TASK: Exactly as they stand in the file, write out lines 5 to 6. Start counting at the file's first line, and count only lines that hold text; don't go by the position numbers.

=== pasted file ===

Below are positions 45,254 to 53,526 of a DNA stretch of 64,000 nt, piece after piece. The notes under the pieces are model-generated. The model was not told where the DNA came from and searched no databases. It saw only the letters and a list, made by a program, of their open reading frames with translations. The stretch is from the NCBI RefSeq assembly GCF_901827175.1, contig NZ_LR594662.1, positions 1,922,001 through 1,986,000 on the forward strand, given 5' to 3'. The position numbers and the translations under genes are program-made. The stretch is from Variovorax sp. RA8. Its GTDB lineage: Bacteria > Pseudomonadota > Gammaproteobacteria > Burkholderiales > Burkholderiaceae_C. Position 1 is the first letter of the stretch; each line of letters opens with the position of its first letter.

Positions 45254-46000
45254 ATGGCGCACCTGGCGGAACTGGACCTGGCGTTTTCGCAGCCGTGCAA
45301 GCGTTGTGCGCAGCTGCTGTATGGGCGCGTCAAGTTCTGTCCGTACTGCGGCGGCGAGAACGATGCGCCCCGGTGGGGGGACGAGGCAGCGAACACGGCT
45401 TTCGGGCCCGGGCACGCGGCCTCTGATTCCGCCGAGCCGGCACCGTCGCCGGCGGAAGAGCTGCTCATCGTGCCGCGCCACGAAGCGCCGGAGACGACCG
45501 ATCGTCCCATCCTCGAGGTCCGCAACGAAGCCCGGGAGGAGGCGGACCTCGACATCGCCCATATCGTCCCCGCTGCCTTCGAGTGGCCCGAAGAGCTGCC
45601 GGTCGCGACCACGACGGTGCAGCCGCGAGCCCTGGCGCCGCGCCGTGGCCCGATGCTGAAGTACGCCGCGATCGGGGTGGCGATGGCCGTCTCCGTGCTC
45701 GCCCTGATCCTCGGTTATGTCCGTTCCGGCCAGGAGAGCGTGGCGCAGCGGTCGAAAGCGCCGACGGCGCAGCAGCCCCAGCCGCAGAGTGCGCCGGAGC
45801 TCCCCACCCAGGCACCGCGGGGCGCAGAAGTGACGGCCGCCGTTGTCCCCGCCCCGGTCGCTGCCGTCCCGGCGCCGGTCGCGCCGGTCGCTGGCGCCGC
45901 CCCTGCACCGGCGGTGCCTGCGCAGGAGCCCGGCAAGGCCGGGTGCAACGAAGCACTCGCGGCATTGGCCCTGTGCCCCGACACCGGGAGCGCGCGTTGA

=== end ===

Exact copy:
45401 TTCGGGCCCGGGCACGCGGCCTCTGATTCCGCCGAGCCGGCACCGTCGCCGGCGGAAGAGCTGCTCATCGTGCCGCGCCACGAAGCGCCGGAGACGACCG
45501 ATCGTCCCATCCTCGAGGTCCGCAACGAAGCCCGGGAGGAGGCGGACCTCGACATCGCCCATATCGTCCCCGCTGCCTTCGAGTGGCCCGAAGAGCTGCC